This is a game the Gators can win if they play solid defense, particularly on Arkansas guards Mason Jones (20.8 points, 6.0 rebounds) and Jimmy Whitt Jr. (14.6 points, 4.8 rebounds). The Gators can’t fall in love with the three-ball as defending the deep shot is what the Razorbacks do better than anyone in the country, but if they move the ball, make the extra pass and use their size advantage on the interior, the Gators should win. Especially if the kids play like they did Saturday night.
SEC BASKETBALL Tuesday’s games Arkansas (16-9, 4-8 SEC) at FLORIDA (16-9, 8-4 SEC), ESPNU Vanderbilt (9-16, 1-11 SEC) at Tennessee (14-11, 6-6 SEC), SEC Network Ole Miss (13-12, 4-8 SEC) at Missouri (12-13, 4-8 SEC), SEC Network #10 Kentucky (20-5, 10-2 SEC) at LSU (18-7, 9-3 SEC), ESPN
Wednesday’s games #13 Auburn (22-3, 9-3 SEC) at Georgia (12-13, 2-10 SEC), ESPN2 Texas A&M (12-12, 6-6 SEC) at Alabama (14-11, 6-6 SEC), SEC Network South Carolina (16-9, 8-4 SEC) at Mississippi State (16-9, 7-5 SEC), SEC Network
TUESDAY THOUGHTS ABOUT BILLY DONOVAN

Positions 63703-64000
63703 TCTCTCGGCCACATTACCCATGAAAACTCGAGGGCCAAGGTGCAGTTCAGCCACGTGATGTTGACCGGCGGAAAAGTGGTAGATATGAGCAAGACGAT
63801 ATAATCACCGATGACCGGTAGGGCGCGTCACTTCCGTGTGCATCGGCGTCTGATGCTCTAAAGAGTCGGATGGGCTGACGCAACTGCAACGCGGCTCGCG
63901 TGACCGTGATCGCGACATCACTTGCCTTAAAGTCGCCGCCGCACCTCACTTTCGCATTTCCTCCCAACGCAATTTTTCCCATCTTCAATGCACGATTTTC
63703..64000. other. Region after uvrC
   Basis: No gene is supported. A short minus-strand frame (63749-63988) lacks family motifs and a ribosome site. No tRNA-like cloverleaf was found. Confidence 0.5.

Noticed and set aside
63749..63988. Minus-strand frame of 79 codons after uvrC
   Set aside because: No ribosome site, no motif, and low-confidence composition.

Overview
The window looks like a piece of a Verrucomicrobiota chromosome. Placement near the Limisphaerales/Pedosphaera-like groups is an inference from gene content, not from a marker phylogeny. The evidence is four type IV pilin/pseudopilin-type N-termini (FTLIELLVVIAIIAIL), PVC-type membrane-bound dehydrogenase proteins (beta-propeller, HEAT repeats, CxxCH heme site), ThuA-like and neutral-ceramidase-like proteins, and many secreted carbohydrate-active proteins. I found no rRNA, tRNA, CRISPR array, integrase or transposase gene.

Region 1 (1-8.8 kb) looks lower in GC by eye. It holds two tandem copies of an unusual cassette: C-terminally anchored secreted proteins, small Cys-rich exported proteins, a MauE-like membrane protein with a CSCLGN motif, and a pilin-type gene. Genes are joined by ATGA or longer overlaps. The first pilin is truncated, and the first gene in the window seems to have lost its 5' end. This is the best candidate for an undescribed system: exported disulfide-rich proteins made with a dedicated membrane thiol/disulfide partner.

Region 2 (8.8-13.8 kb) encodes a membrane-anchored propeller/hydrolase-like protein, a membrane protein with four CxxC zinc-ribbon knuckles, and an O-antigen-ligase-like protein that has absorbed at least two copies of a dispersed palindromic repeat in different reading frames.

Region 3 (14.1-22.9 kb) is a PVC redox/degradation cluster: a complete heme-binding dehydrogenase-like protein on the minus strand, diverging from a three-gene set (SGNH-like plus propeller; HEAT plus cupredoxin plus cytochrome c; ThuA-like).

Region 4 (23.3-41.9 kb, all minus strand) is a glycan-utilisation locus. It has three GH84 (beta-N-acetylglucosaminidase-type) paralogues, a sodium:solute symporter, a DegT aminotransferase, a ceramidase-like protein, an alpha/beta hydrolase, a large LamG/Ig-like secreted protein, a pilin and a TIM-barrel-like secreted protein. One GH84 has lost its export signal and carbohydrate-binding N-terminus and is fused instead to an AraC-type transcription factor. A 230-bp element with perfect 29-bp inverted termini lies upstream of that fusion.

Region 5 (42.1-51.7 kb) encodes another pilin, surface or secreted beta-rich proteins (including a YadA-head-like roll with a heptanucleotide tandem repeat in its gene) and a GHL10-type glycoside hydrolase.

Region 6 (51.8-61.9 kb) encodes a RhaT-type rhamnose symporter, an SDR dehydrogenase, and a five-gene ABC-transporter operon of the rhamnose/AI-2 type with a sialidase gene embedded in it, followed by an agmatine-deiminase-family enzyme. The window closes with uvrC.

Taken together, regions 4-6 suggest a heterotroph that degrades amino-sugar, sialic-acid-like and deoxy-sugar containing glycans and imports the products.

Of all the college basketball coaches in the last 30 years who decided to ply their trade to the pay for play ranks, Billy Donovan stands front and center as the most successful (60.5% wins, four playoffs in four years), remarkable since he’s lost three of the NBA’s biggest superstars to free agency or trades. With a boatload of first and second round draft picks coming his way as a result of shrewd trading by the Oklahoma City Thunder management, Donovan could easily become the only coach in history who won NCAA championships as well as a title in the NBA.
There is a reason why Billy has been so successful. Al Horford pointed it out this past Saturday night prior to the University of Florida honoring Donovan by naming the O-Dome court after him.
“What Coach Donovan has never done is make it about himself,” Horford said. “He has always made it about his players and the team. He can make you want to be part of something bigger than yourself.”